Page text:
11. Our Children’s Excitement. The countdown to Christmas begins early for our children. I see the twinkling in their eyes when they know it’s just a few days away and I share in their anticipation.

DSC_0659

It is such a thrill to watch them pull everything out of their stockings and then move on to their gifts and tear at the wrapping paper (even if I laboured over each gift’s presentation). They say things like, “Yay! This is awesome! This is my favourite! Thank you mom and dad!” Of course we remind them that they are to share all their toys and we have a policy…only one present is played with at a time so they learn restraint and self-control. Otherwise, they will not appreciate what they have received. This is how we curb their materialism and gift-gluttony. Edric also encourages them to go through their old toys to give some away. (We can’t do this yet because most of their toys are stored in a warehouse until we move to our new place).

12. God’s goodness to our family. I am so grateful to the Lord for his blessings. Everything that we have and everything that we are able to enjoy is from him. We were disappointed that we couldn’t be in our new house for Christmas. Our nomadic situation (spending a good number of weeks in my parents’ and then in Edric’s parent’s place) has been humbling. Even though both sides (Edric’s and mine) have enjoyed housing our army of a family, we want to be the grown ups we are and finally settle into our own home.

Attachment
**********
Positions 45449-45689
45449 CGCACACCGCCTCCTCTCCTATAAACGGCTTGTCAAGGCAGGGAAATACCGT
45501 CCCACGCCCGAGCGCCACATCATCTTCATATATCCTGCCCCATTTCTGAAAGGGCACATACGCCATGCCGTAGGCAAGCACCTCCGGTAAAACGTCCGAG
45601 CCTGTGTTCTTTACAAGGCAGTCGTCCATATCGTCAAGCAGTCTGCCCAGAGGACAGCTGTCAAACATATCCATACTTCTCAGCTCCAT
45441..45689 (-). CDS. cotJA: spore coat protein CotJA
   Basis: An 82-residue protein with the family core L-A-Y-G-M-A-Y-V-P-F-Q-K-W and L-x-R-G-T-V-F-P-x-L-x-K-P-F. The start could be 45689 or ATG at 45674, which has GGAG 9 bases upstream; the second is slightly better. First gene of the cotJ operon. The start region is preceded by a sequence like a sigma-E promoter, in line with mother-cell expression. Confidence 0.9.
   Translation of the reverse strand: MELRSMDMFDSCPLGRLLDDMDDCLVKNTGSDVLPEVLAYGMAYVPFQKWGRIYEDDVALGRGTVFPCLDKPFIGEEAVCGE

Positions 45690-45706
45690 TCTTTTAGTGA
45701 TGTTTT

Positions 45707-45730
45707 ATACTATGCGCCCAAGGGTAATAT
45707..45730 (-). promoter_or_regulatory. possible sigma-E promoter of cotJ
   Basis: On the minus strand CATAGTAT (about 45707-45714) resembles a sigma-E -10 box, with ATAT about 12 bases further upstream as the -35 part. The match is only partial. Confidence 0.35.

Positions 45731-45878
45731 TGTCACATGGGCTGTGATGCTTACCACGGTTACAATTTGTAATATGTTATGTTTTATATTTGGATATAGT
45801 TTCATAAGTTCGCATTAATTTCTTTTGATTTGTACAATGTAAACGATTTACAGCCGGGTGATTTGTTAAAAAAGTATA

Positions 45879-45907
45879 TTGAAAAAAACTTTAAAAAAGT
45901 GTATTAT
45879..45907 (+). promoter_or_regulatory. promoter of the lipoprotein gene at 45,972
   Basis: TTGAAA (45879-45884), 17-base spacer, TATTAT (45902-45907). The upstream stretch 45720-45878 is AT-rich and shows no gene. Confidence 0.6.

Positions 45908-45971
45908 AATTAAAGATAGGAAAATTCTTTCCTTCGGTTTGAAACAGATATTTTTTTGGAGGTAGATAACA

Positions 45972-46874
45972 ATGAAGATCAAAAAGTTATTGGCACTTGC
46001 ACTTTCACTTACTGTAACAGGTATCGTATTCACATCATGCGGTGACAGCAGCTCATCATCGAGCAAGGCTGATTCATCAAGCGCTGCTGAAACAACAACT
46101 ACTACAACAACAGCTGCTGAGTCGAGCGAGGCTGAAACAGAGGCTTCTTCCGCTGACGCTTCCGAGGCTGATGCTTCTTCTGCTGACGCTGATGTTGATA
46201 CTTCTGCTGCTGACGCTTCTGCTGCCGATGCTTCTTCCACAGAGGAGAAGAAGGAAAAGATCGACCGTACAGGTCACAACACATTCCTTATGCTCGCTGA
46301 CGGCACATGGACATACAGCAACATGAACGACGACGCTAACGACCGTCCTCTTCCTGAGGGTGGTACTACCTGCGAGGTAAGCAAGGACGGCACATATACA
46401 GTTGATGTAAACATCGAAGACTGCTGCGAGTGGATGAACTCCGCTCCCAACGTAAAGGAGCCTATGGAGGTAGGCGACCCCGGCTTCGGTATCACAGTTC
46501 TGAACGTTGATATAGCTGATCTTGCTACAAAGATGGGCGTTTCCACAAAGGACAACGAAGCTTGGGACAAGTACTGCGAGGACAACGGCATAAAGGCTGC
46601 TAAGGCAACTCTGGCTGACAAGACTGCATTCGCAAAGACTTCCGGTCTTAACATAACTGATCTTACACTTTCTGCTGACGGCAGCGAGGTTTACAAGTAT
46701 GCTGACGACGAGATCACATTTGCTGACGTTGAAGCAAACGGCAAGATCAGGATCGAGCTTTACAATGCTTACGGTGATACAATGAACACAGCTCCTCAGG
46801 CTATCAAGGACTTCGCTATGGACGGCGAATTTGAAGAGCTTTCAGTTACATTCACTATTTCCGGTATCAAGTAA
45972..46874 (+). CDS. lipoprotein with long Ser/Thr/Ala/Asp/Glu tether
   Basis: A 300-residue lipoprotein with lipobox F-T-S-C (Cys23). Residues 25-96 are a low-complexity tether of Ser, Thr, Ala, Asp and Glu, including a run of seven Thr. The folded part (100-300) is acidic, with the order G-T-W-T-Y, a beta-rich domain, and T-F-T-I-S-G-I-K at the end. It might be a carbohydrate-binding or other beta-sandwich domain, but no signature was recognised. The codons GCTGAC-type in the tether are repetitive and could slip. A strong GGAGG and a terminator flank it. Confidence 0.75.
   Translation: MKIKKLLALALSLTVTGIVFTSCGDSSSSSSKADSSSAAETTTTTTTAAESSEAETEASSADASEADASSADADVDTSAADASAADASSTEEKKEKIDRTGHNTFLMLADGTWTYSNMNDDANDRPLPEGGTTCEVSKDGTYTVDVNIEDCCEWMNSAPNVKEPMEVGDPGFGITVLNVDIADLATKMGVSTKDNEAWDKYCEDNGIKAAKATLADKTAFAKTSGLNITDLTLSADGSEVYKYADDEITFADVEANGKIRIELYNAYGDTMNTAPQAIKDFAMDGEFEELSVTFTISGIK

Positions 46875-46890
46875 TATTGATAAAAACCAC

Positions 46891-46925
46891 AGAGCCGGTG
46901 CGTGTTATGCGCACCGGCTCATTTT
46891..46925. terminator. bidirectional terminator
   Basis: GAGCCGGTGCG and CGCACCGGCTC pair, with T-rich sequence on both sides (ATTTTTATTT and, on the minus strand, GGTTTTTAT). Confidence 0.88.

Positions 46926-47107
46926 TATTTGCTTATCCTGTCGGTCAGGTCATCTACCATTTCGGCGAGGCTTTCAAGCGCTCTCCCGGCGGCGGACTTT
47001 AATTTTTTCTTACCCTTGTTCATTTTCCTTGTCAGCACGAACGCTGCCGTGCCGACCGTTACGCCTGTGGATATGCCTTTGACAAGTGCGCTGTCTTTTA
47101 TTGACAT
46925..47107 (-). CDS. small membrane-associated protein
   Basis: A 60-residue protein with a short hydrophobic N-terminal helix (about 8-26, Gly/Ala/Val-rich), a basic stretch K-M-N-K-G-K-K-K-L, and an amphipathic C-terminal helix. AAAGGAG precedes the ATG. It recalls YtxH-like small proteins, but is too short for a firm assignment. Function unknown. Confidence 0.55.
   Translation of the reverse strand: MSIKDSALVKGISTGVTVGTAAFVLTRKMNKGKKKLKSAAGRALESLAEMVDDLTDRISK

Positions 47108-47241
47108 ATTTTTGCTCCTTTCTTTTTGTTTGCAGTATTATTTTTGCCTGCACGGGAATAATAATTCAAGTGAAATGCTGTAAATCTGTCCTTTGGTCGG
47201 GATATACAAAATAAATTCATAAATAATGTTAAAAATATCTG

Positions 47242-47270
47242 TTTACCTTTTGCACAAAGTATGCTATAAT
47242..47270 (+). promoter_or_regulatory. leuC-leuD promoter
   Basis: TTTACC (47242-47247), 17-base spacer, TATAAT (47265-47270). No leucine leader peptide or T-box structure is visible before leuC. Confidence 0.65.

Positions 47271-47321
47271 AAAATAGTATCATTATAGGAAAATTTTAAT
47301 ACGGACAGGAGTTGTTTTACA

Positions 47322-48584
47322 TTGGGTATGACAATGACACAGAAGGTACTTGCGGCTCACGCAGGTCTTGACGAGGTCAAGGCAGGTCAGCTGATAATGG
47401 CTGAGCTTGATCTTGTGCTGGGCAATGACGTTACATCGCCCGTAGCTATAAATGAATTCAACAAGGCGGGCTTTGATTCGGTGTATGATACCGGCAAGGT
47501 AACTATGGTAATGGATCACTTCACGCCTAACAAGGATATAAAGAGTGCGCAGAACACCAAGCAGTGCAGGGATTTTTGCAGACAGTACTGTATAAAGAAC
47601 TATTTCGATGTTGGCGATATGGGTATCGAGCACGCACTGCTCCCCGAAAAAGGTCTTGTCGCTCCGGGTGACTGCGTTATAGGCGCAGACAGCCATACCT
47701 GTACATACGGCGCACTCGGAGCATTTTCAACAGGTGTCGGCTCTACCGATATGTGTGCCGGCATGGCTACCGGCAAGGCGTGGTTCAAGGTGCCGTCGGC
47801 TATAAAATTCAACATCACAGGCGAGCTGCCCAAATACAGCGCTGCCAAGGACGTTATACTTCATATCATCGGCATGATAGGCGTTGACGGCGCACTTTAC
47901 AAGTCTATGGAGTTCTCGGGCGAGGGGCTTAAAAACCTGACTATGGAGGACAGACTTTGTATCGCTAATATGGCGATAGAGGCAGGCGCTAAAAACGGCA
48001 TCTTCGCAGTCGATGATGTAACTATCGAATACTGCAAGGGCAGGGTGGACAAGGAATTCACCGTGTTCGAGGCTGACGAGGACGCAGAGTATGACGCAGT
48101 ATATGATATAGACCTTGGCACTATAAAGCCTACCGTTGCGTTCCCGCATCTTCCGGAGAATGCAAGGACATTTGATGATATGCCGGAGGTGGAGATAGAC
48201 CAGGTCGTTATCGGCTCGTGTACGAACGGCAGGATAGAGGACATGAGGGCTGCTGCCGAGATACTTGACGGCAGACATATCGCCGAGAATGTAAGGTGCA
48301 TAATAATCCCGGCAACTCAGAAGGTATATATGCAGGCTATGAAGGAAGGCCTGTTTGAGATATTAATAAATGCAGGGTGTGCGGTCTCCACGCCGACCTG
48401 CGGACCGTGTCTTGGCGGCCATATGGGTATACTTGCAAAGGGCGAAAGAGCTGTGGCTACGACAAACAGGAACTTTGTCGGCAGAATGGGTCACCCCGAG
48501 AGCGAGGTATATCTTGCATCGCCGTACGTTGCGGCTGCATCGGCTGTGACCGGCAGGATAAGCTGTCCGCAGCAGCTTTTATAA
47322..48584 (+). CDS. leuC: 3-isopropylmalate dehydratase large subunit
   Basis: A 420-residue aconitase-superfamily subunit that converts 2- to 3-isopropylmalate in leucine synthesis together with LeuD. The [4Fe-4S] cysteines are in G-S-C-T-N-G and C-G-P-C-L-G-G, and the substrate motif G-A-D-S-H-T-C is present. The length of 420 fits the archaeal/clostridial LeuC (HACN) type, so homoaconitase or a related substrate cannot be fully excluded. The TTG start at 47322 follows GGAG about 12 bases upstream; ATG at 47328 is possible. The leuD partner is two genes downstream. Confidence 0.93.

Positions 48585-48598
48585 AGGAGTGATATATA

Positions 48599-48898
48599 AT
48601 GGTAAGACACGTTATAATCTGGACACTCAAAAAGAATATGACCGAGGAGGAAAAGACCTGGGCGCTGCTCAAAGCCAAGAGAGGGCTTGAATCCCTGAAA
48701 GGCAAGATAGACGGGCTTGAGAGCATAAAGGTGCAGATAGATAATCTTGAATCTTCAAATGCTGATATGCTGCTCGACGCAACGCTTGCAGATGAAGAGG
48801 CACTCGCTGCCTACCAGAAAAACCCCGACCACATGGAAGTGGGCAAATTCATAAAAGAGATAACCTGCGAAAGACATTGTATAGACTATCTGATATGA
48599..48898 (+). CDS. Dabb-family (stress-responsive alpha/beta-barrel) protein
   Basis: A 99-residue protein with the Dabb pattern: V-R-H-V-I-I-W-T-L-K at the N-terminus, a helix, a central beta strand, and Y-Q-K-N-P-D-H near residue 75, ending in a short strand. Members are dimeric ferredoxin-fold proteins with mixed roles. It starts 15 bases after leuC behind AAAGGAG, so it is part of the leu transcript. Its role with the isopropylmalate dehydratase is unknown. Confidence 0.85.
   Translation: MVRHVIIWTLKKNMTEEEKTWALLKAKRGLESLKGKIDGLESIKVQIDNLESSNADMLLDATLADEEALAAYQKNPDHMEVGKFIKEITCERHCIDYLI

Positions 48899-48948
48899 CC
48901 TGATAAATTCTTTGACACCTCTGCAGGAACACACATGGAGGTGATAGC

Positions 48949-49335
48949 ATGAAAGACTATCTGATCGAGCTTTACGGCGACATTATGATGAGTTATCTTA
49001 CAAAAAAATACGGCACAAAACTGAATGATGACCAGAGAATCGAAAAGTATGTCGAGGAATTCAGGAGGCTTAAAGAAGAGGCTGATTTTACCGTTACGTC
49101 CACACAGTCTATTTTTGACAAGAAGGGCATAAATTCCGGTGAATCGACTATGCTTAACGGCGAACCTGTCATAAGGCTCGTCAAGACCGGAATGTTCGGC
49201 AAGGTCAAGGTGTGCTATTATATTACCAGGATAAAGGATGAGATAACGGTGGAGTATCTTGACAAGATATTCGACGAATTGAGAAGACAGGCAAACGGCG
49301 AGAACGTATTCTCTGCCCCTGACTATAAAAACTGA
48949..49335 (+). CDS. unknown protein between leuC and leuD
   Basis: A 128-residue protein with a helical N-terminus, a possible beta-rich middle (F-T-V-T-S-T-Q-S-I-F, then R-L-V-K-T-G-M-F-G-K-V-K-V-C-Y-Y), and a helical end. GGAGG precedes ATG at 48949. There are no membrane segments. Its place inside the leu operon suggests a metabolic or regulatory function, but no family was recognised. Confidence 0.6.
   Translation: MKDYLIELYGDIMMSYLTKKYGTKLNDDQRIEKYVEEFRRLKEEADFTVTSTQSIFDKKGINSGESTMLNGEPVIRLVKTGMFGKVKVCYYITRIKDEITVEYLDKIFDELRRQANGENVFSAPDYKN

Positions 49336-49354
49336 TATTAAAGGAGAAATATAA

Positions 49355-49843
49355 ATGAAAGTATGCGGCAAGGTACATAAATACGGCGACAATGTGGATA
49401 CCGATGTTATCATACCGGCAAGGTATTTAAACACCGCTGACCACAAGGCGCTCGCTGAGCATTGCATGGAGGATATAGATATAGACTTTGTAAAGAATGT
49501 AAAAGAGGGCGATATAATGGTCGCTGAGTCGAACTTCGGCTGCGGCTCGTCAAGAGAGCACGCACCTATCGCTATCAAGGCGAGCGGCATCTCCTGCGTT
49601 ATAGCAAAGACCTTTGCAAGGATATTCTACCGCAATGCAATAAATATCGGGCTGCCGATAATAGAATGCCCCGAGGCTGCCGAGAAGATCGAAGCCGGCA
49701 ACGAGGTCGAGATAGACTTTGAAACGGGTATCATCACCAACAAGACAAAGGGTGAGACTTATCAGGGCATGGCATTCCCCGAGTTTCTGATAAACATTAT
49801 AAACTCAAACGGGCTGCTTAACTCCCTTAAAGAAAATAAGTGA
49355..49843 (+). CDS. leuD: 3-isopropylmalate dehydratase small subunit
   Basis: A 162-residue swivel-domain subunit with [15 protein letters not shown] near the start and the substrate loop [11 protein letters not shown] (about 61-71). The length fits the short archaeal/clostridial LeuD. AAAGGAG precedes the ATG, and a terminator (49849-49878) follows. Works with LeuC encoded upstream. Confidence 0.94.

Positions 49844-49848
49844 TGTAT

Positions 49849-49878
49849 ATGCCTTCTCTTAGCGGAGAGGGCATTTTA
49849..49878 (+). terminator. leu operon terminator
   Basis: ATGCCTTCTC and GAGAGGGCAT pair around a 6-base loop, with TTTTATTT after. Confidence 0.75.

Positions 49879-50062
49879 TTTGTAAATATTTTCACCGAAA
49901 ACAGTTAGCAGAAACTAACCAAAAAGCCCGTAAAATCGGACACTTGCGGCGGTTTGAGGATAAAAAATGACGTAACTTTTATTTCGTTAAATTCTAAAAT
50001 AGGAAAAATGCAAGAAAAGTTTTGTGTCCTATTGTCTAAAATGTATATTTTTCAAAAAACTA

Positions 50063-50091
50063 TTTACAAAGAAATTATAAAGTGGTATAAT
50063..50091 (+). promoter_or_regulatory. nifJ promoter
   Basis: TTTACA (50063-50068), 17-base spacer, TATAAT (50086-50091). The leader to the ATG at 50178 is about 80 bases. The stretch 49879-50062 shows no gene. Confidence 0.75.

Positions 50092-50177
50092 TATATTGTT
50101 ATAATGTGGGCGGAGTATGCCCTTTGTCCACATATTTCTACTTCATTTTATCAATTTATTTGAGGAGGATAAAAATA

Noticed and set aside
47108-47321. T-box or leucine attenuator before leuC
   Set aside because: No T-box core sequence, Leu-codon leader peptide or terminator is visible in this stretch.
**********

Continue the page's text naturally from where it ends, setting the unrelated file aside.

Soon after we gave birth we boxed up our condo in anticipation of being able to be in our place by December. But certain uncontrollable factors have extended the end date of the finishing stage. So we have been reminded to be grateful as a family. Our true source of happiness is beyond the material things. It is the presence of Jesus Christ as Lord and Savior of our lives. He is the center of our family, the center of our Christmas. He is home to us.

DSC_0610-1Merry Christmas and A Happy New Year to You All! Thank you for being a part of my life as a reader. You inspire me to keep on writing. I praise God for all of you!

Christmas Party Activity for Kids

Here’s a fun activity you can do with your kids this Christmas: Make “gingerbread” houses out of graham crackers and decorate them with candy. I used to do this as a kid.

20131213-121226.jpg

Last night, during a gathering Edric and I had with our bible study group, the kids made their candy houses. My friend, Marilen, made the prototype above for the kids to copy. They had a blast putting their creativity to good use.

The key to making a house that stands is the royal icing. Mix 2 egg yokes with a teaspoon of lemon juice. Add powdered sugar in batches to test consistency while mixing. If the icing has peanut butter stickiness it’s ready to be used as the “glue” for the graham crackers and candies.

Check out wiki how for detailed instructions. This site was super helpful!